Corrugated Board Industry Feels Cost Pressure and Warns of Reuse Quotas

The German corrugated board industry suffered a drop in sales in 2022. According to the Association of the German  Corrugated Board Industry  (VDW), it was once again confronted with unprecedented cost pressure and a considerably cooled down consumer climate. The current draft for a new EU packaging regulation now threatens to put corrugated board at a disadvantage in the future, the VDW said.

“The corrugated board industry often tracks overall economic developments like a seismograph, because we continue to provide the most important transport packaging for various other industries. More than two-thirds of all goods in Germany reach their destination securely packed in corrugated board,” explained VDW Chairman Dr. Steffen P. Würth during the annual press conference of the association, which has moved its headquarters from Darmstadt to Berlin.

“2022 was marked by market distortions as a result of the Russian war against Ukraine, the energy crisis, and an increasingly deteriorating consumer climate. The corrugated board industry was hit correspondingly hard by developments, as more than two-thirds of all goods transported in Germany are packaged in corrugated board,” Würth explained.

Corrugated board plays a significant role as transport packaging for food and luxury goods. According to Würth, this group had accounted for 41.8 percent in 2022 – and thus continued to represent the largest share. Consumers have responded to the rising cost of living by, among other things, actually buying less food. According to the German Federal Statistical Office, the stationary retail sector suffered real sales losses of five percent in 2022 compared with the previous year. Individual product groups were affected even more severely. “Against this background, it is not surprising that the corrugated board industry’s balance sheet for 2022 is also leaner than in previous years.”

In terms of volume sales, the companies organized in the VDW recorded a decline of 635 million square meters in 2022 compared to the previous year, with sales of 8,029 million square meters. This corresponds to a minus of 7.3 percent.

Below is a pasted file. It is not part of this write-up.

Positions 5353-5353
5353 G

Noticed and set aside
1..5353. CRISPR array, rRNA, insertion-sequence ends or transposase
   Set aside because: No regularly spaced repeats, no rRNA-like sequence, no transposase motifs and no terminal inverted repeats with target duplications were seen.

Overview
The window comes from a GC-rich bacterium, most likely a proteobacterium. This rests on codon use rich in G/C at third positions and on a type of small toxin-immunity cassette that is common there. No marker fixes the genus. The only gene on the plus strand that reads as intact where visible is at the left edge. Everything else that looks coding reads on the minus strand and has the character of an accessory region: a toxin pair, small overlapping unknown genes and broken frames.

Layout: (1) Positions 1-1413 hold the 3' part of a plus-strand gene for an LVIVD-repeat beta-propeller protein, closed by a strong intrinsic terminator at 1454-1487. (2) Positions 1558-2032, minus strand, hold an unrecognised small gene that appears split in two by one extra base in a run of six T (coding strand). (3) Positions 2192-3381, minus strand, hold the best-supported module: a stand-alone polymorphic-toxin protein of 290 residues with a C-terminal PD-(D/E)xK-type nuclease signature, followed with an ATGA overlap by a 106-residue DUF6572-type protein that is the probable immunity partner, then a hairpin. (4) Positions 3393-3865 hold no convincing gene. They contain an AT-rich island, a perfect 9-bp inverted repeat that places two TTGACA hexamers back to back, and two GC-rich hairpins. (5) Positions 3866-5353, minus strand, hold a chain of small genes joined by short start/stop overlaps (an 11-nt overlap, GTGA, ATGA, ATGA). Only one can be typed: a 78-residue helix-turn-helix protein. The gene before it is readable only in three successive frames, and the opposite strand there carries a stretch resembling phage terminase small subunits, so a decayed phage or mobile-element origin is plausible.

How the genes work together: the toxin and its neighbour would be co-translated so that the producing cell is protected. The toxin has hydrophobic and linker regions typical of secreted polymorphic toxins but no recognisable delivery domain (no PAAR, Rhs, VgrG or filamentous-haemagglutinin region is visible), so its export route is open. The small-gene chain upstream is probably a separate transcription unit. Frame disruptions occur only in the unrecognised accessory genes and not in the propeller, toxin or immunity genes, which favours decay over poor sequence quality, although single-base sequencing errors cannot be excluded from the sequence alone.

At the same time, the corrugated board industry was confronted with new record levels in paper prices in 2022. After the cost of the industry’s most important raw material had already climbed dramatically in 2021, corrugated base paper became more expensive by a further 11.2 percent from January to June 2022. This was followed by an extremely high plateau phase that lasted until October. Only then did the price level begin to fall but in December 2022 it was still 40.8 percent higher than the last low point in September 2020. “This meant that the cost pressure on corrugated base paper in the overall view in 2022 remained at a level that can only be seen as a massive burden for our industry,” the VDW chairman emphasized. Added to this were the price effects of the energy crisis.

In terms of average revenues, the industry recorded an increase of 17.9 cents per square meter to an average of 75.7 cents per square meter in 2022 compared to the previous year, which corresponds to an increase of 31 percent. In terms of sales, the corrugated industry achieved a 21.3 percent increase in 2022 due to higher revenues. “However, these positive developments in average revenues and sales were nowhere near able to compensate for the extreme cost pressure in corrugated base paper and energy supply,” Würth said.

The association is critical of the drafted European packaging regulation. The industry expressly supports the overriding objectives of the proposal, as the VDW Chairman emphasizes: “Corrugated board packaging is closed-loop packaging. With an average recycling rate of over 80 percent in our products, our industry is even significantly dependent on a successfully functioning materials cycle. And VDW members have also long pursued the strategy of ever more economical use of materials with packaging that is ever more precisely tailored to the goods.” However, the VDW rejects the mandatory reusable quotas envisaged in the draft – 90 percent for transport packaging for large household appliances from 2030 and 50 percent for e-commerce packaging starting 2040. “For us, the study situation clearly shows that blind quota requirements cannot be the solution. In practice, they could even force packaging industries to have to use a less sustainable option. In two recent studies on e-commerce and transport packaging, corrugated board was able to outperform reusable packaging in specific comparative cases. Against this backdrop, we consider the recurring claim that reusable packaging is always the ecologically better choice to be a myth,” Würth explained.

In addition to the aforementioned quotas, the EU Commission is seeking a general ban on fruit and vegetable packaging weighing up to 1.5 kilograms, which would also affect corrugated board. “In this draft, recyclable corrugated board packaging is lumped together with disposable plastic based on fossil raw materials in a completely undifferentiated manner.” The association is calling for corrugated board to be exempted from this planned regulation.

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